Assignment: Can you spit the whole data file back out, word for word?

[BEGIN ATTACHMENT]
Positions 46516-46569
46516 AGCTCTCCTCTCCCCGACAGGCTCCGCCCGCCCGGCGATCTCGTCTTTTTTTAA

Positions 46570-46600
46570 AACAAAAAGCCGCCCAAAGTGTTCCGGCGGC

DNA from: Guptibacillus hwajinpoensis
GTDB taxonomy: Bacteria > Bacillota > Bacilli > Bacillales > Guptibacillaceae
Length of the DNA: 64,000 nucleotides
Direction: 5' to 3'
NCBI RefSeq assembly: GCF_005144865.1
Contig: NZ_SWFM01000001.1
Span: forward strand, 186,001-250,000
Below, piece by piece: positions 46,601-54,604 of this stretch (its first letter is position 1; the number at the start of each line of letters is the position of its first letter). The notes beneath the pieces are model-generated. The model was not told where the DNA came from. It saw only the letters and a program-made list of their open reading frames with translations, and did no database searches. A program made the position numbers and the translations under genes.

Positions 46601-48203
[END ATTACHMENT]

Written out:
Positions 46516-46569
46516 AGCTCTCCTCTCCCCGACAGGCTCCGCCCGCCCGGCGATCTCGTCTTTTTTTAA

Positions 46570-46600
46570 AACAAAAAGCCGCCCAAAGTGTTCCGGCGGC

DNA from: Guptibacillus hwajinpoensis
GTDB taxonomy: Bacteria > Bacillota > Bacilli > Bacillales > Guptibacillaceae
Length of the DNA: 64,000 nucleotides
Direction: 5' to 3'
NCBI RefSeq assembly: GCF_005144865.1
Contig: NZ_SWFM01000001.1
Span: forward strand, 186,001-250,000
Below, piece by piece: positions 46,601-54,604 of this stretch (its first letter is position 1; the number at the start of each line of letters is the position of its first letter). The notes beneath the pieces are model-generated. The model was not told where the DNA came from. It saw only the letters and a program-made list of their open reading frames with translations, and did no database searches. A program made the position numbers and the translations under genes.

Positions 46601-48203